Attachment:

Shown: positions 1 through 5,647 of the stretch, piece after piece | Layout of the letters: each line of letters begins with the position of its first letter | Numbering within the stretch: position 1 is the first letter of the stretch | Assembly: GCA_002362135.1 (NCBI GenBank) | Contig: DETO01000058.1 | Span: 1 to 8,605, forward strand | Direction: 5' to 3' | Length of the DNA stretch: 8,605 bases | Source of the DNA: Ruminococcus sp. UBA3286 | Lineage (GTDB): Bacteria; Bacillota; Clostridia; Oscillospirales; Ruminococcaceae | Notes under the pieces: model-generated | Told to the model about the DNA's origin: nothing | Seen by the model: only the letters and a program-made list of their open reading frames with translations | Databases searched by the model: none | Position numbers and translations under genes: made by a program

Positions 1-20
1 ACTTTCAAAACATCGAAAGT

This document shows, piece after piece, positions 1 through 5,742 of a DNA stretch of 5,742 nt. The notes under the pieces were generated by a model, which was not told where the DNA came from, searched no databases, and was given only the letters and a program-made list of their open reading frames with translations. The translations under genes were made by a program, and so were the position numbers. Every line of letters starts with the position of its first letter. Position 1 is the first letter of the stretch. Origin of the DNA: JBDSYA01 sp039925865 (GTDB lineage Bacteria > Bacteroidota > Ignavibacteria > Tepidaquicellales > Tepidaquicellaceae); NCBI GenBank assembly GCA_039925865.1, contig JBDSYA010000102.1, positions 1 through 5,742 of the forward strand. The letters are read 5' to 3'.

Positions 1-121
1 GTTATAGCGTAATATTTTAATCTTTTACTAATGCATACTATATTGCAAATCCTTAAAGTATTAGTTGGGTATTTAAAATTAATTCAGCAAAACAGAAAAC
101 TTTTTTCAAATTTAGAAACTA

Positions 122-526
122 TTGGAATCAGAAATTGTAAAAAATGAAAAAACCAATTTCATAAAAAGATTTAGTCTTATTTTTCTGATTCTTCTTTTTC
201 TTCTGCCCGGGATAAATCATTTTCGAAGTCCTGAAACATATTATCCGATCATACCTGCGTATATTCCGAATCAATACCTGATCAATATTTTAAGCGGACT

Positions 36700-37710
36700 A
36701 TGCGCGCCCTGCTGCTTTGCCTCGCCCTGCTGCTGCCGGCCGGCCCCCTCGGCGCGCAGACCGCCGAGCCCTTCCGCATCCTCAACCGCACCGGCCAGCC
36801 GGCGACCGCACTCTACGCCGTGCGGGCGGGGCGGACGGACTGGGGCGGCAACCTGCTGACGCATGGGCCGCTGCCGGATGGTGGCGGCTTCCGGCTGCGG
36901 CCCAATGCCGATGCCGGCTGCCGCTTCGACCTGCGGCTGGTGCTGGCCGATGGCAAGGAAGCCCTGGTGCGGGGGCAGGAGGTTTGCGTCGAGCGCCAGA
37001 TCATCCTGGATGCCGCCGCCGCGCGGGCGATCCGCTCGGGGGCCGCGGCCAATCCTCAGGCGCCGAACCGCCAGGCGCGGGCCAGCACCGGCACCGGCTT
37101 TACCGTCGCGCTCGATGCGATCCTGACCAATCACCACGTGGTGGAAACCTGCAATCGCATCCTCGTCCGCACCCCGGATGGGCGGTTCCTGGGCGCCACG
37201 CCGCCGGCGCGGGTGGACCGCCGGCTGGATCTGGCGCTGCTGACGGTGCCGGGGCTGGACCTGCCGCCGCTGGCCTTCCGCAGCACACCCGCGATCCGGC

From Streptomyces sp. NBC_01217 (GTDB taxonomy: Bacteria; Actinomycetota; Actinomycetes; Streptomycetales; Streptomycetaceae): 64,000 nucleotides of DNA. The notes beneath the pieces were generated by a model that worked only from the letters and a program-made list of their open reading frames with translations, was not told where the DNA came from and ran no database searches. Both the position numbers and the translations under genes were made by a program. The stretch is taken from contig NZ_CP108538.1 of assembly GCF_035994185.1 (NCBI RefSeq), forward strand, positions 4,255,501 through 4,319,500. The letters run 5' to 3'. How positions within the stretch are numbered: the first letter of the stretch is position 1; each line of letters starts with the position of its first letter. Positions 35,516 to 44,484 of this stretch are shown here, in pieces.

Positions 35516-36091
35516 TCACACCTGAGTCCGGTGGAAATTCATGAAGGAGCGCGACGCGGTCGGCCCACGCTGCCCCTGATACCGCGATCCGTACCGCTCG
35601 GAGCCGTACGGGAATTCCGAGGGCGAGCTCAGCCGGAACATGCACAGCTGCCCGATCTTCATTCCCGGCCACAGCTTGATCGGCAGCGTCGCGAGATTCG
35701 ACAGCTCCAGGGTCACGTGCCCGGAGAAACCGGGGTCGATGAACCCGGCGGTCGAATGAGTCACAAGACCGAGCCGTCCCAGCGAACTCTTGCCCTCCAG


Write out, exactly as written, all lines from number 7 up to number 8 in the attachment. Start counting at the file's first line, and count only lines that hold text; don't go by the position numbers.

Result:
101 TTTTTTCAAATTTAGAAACTA

Positions 122-526